Research led by Micaela Pedrazas, who earned her masters at The University of Texas at Austin Jackson School of Geosciences working with Professor Bayani Cardenas, has found permafrost to be mostly absent throughout the shallow seafloor along a coastal field site in northeastern Alaska. That means carbon can be released from coastline sources much more easily than previously thought.
A 14,000-year paleoecological reconstruction of the sub-Antarctic islands led by University of Maine researchers has found that seabird establishment occurred during a period of regional cooling 5,000 years ago. Their populations, in turn, shifted the Falkland Islands ecosystems through the deposit of high concentrations of guano that helped nourish tussac, produce peat and increase the incidence of fire.
Geological investigations of low-temperature young deposits on the Styrian Erzberg provide paleoclimatology with new data on the earth's history and its development.
A new international study led by Monash University climate scientists has revealed that ice loss in Antarctica persisted for many centuries after it was initiated and is expected to continue.
The first analysis of a sedimentary drill core representing 1 million years of environmental history in the East African Rift Valley shows that at the same time early humans were abandoning old tools in favor of more sophisticated technology and broadening their trade, their landscape was experiencing frequent fluctuations in vegetation and water supply that made resources less reliably available. The findings suggest that instability in their landscape was a key driver of human adaptability.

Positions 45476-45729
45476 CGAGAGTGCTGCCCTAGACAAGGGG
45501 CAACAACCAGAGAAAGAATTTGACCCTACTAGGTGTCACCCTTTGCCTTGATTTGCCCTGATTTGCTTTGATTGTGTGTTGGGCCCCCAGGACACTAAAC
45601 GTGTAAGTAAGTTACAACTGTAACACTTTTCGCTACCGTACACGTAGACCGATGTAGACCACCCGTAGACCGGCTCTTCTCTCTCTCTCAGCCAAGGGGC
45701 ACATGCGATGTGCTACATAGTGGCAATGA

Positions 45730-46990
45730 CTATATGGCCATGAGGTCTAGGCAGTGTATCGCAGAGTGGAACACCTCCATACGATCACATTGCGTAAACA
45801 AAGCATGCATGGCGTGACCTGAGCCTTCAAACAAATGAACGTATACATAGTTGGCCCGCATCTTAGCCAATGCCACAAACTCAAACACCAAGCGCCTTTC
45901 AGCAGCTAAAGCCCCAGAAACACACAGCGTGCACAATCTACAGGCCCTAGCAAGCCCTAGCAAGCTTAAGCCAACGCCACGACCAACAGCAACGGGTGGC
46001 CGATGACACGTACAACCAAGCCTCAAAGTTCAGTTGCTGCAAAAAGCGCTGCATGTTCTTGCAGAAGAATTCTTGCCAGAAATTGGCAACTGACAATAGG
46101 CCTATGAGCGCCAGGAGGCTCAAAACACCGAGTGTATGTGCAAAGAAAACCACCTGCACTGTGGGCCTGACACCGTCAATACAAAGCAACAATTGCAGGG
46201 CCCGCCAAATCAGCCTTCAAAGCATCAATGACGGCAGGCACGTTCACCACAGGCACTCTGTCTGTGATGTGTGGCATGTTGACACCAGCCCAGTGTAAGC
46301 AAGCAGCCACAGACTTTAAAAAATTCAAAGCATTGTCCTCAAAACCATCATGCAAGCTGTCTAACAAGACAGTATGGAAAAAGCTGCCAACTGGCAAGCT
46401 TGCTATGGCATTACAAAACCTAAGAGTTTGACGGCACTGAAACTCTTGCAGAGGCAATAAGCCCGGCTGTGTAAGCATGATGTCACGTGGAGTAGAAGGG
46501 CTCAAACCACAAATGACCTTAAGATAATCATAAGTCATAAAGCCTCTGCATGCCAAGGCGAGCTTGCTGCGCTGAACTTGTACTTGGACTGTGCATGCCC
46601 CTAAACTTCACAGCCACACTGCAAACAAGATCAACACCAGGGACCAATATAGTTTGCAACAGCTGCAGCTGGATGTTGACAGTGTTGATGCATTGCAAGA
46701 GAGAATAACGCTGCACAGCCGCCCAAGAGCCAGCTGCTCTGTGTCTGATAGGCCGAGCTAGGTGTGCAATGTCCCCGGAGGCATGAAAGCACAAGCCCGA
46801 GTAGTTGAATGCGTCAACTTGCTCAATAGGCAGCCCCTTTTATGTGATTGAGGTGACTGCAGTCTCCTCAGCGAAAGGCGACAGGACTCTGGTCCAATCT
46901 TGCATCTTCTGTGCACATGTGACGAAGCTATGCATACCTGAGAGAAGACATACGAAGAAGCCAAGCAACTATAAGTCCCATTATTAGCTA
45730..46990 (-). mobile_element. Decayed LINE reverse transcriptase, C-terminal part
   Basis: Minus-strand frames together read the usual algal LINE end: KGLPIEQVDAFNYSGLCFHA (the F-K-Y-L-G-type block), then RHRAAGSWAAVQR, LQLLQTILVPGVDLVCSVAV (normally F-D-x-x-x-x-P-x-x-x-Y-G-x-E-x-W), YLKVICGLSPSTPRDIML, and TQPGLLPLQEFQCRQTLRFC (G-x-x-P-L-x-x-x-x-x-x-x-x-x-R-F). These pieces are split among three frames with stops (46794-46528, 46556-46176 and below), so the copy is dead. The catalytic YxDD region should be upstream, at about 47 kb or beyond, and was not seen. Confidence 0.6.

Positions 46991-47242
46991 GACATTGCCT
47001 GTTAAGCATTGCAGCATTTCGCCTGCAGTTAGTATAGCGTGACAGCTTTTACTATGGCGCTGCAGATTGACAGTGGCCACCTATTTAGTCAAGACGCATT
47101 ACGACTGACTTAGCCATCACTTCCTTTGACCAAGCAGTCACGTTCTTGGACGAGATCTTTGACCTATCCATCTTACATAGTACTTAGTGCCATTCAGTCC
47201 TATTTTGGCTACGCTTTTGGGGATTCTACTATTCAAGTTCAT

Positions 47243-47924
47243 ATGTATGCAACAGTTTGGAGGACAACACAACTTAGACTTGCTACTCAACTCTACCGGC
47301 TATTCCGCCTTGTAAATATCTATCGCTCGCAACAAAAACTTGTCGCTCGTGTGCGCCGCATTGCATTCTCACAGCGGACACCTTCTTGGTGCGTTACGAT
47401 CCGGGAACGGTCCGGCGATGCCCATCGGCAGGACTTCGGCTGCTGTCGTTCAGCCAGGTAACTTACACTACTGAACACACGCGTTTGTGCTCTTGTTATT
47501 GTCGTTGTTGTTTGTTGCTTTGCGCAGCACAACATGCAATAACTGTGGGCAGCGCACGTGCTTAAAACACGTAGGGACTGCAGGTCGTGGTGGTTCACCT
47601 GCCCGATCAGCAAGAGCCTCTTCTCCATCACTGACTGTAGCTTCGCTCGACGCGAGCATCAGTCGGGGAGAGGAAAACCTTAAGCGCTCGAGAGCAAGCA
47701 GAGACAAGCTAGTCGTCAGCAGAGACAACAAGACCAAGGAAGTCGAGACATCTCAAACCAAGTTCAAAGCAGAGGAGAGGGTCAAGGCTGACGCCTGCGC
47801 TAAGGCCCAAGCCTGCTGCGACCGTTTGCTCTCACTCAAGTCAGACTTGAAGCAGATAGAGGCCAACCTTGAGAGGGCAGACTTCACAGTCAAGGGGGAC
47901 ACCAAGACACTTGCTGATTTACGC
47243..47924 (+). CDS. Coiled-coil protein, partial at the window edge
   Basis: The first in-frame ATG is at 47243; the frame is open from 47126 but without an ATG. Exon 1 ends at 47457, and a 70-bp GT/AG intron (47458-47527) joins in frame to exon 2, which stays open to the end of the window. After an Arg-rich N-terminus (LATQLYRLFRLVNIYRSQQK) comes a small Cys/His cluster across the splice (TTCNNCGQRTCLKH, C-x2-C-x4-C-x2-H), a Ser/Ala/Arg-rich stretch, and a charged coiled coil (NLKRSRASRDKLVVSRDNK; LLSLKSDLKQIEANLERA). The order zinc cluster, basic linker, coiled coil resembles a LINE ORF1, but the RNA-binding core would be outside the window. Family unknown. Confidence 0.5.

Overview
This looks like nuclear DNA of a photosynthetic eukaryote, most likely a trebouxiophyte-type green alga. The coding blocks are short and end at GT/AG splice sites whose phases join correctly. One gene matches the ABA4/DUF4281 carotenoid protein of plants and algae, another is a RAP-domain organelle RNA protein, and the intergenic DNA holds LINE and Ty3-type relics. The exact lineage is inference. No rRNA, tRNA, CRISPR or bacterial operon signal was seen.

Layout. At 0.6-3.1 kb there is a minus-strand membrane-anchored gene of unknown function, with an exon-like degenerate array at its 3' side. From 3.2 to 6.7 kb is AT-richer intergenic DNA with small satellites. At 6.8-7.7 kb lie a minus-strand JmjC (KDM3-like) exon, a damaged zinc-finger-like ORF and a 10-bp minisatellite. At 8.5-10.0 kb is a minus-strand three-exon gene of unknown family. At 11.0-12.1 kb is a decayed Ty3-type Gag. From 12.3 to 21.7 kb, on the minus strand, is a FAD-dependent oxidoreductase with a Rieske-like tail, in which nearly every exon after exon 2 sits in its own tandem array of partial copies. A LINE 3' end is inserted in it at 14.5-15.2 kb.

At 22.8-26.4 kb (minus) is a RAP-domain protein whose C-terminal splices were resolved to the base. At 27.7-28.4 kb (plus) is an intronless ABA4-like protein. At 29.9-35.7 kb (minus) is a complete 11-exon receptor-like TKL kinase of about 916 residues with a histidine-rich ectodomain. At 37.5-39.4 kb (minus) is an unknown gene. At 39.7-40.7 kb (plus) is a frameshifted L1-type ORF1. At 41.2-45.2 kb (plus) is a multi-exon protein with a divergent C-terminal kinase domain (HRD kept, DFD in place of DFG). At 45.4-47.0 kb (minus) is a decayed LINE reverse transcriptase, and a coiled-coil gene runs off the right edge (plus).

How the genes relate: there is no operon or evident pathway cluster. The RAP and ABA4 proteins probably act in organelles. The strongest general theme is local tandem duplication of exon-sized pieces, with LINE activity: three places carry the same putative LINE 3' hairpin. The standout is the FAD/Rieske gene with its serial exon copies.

Synthetic estrogens from pharmaceuticals contaminate rivers and threaten the health of humans and fish. An effective and cost-efficient method for removing synthetic estrogen from bodies of water
Tropical cyclones, regionally known as hurricanes or typhoons, have been moving across ocean basins faster since 1982, according to a new study by researchers at the University of Hawaii at Manoa.
252 million years ago at the boundary between the Permian and Triassic epochs, Earth witnessed a mass extinction event that extinguished about three-quarters of all species on land and some 95 percent of all species in the ocean. Volcanic activity in today's Siberia has long been debated as a likely trigger of this event. Now, an international team of researchers provides for the first time a conclusive reconstruction of the key events that led to the mega-catastrophe.
The latest installment of the Climate Insights 2020 report series finds that resistance to purchasing electric vehicles derives from a variety of sources -- and those reasons differ among some demographics.
Species on the Antarctic Peninsula are threatened by climate change and human activities including commercial fishing, tourism, and research infrastructure. A coalition of over 280 female scientists are pushing for a Marine Protected Area ahead of a meeting of governments to decide this on October 19. These women are part of an initiative to raise the profile of women in STEMM for better global outcomes.